Poetry / Uncategorized

Words on Paper

Shaky hand

grasped pen

pressed to paper

signs an X

by the word

P-E-R-M-I-S-S-I-O-N

The words dancing

like glitzy little

spiders

on white paper

a minefield of the unknown

made by office men

wearing office suits

But the man

with shaky hands

has more

in his steel wool mind

his lanky frame

molded to tractor seats and terrain

a soul fed

by the combustion of grief

and cotton gins

Embarrassed

he looks down

at age-spotted hands

hands that learned by

holding wrenches and barbed wire cutters

I didn’t get much schooling

he offers an apology,

a sorrow that drifts through

the air

then hangs

like a torch

waiting for

flame

morphing into light.

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25 thoughts on “Words on Paper

  1. Lana, I could feel the sadness and shame of this man with shaky hands and a “steel wool mind” unable to decipher “the words dancing / like glitzy little / spiders” across the page. Heartfelt. Imaginative. Good word pictures. This makes me want to volunteer with an adult literacy program. πŸ™‚

    • Thank you, Joan. I have known men like this….especially growing up in a rural community where many of the older generations were pulled early from school to work in the fields. It is sad. I’m so glad we have literacy programs!

  2. I love this, Lana, and yet it’s so sad, not only the lack of schooling that his man feels so deeply, but the true shame that his worth is defined by that, by himself and by others. I get so tired of seeing human beings treated like their lives are less valuable because they’re not rich, powerful, endowed with opportunity.

  3. Oh I loved this – despite the gut wrench of his shame – All because it is assumed we all have the same opportunities and abilities and to fall short is indicative of idleness, or worse ….. You expressed his life and his pain so well – and wouldn’t it be grand if the world had more folk like your friend JIM who knows exactly how to respond!

    I do love The Band still – it must be time to haul out The Last Waltz again πŸ™‚

    • Hi Pauline, thank you so much. I have known a few men that fit this mold. Growing up in these little southern towns, there were those of the older generation who were pulled from school at early ages to work in the fields. Really sad, the parents were definitely not counting on the world to change. The Band is awesome!

  4. Lana, this is so moving and pulls at my heart…I just want to protect this man from the judging gaze of the officials…shout out to them about his life-time of hard-work, that not everyone had the chance of an education. Wow! Brilliantly written and capture so much of a man’s broken spirit and shame in just a few words.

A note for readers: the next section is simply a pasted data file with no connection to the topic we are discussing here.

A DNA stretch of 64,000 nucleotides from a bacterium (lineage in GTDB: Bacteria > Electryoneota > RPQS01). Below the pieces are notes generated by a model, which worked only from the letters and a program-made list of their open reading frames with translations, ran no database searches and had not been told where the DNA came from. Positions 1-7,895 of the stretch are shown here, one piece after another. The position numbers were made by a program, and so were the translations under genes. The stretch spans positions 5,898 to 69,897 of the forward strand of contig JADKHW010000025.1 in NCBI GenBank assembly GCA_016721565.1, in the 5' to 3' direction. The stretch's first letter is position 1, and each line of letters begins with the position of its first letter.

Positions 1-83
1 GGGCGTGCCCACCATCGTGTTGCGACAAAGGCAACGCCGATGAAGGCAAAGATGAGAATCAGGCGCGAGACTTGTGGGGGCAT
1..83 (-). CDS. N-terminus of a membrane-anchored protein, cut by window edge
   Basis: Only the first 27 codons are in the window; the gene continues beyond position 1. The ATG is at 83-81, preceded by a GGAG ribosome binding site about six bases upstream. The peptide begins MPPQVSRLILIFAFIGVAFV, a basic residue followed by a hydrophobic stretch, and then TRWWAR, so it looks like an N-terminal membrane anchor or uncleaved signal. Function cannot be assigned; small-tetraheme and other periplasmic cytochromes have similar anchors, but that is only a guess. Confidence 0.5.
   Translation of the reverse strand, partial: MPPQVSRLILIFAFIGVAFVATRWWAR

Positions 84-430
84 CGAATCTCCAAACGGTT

5. Very emotion-filled, Lana. Some things can’t be taught in school, though, and I imagine this old guy had a wealth of common sense and world-learning. Reminds me of folks in my grandparents’ generation who often had to quit school early to go to jobs to help support their big families.

    • Yes, I think many people feel empathy for this poor guy. It speaks volumes about the importance of adult literacy programs. Can you imagine learning to read later in life then having the gift of books, news and magazines?

  6. There are more of these older man around that people would imagine who managed perhaps to write their name but could not read. We have a local county literacy council that I have been involved in. Your words illustrated it beautifully or perhaps sadly. The picture was there. And they were sometimes taken advantage of. Still happens today when people don’t read or really understand.

  7. I love your poem Lana, it makes me realise that we are all born on different sides of life, but there are still a lot of people in this world who still think that if you did not get a chance to be educated you are nothing or you cannot do anything. How sad to see that many people have forgotten their pasts, we all have ancestors who did not know how to write, but eventually we are their descendents, and we had the chance to be who we are today, but without the uneducated, we wouldn’t have been here – and lots of us don’t think wise about our own story.

    I have a friend who studied until she was 15 years old while I continued my studies. By the time I graduated from all the stages of my education, my friend had set up her own business, self-employed and she was many years ahead of me. She was an inspiration to me. A University degree has never dictated that life would be fair. When I was studying, I always thought of her and how she was doing. But eventually I found out. Until today we are still in contact and she is still doing well.

    Life is not about who is more educated, but knowing that we all come from different walks of life. Thank you for posting Lana, it was very interesting!

  8. Wonderful and captivating poem, Lana! I’m always so grateful that I had the chance to learn as much as I did. The written word opened endless worlds to me. And I admire all those people who somehow manage their life without, who try so hard to blend in. And I admire them even more when they finally find their way to programs such those you’ve mentioned. It takes a lot of courage to do this.

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